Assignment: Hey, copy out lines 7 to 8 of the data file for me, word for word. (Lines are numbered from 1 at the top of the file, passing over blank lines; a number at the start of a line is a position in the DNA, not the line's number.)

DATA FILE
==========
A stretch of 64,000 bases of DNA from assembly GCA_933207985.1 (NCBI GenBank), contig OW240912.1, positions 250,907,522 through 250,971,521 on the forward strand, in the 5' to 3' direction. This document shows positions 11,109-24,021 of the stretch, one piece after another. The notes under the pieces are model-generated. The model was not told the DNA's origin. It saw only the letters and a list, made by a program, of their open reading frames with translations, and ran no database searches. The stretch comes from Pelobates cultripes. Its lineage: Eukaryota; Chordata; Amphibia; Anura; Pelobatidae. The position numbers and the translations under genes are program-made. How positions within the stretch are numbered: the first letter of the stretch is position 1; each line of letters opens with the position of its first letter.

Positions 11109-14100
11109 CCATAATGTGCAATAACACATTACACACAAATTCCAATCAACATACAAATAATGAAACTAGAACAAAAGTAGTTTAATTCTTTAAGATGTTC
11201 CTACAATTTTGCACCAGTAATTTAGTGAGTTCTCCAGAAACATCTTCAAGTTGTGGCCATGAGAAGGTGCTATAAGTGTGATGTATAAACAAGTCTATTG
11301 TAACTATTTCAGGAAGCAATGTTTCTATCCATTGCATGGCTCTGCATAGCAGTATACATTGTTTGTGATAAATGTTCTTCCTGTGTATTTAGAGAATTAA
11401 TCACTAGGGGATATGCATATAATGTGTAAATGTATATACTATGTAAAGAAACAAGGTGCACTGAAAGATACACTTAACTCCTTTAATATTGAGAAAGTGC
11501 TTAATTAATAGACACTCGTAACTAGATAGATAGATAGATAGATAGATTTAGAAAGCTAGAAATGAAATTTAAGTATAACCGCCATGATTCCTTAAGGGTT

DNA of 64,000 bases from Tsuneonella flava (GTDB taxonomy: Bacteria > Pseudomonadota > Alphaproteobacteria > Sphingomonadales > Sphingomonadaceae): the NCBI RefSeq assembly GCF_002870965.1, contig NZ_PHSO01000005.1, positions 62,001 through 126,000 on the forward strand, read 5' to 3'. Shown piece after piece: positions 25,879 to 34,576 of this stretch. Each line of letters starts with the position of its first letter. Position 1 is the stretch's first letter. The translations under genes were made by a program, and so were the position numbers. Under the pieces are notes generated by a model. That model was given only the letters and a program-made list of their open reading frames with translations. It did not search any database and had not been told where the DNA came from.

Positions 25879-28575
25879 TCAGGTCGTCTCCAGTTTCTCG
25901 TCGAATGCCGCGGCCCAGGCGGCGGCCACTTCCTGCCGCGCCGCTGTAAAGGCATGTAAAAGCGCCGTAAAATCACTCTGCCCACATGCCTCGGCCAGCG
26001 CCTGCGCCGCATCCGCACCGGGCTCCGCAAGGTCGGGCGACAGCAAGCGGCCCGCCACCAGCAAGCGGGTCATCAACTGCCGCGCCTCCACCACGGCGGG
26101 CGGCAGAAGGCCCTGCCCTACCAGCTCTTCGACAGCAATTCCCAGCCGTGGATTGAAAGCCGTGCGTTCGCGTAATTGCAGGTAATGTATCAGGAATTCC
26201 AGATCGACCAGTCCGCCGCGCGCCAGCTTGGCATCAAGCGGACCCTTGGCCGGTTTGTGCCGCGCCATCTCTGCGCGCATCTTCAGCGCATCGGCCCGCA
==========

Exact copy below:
11501 TTAATTAATAGACACTCGTAACTAGATAGATAGATAGATAGATAGATTTAGAAAGCTAGAAATGAAATTTAAGTATAACCGCCATGATTCCTTAAGGGTT

DNA of 64,000 bases from Tsuneonella flava (GTDB taxonomy: Bacteria > Pseudomonadota > Alphaproteobacteria > Sphingomonadales > Sphingomonadaceae): the NCBI RefSeq assembly GCF_002870965.1, contig NZ_PHSO01000005.1, positions 62,001 through 126,000 on the forward strand, read 5' to 3'. Shown piece after piece: positions 25,879 to 34,576 of this stretch. Each line of letters starts with the position of its first letter. Position 1 is the stretch's first letter. The translations under genes were made by a program, and so were the position numbers. Under the pieces are notes generated by a model. That model was given only the letters and a program-made list of their open reading frames with translations. It did not search any database and had not been told where the DNA came from.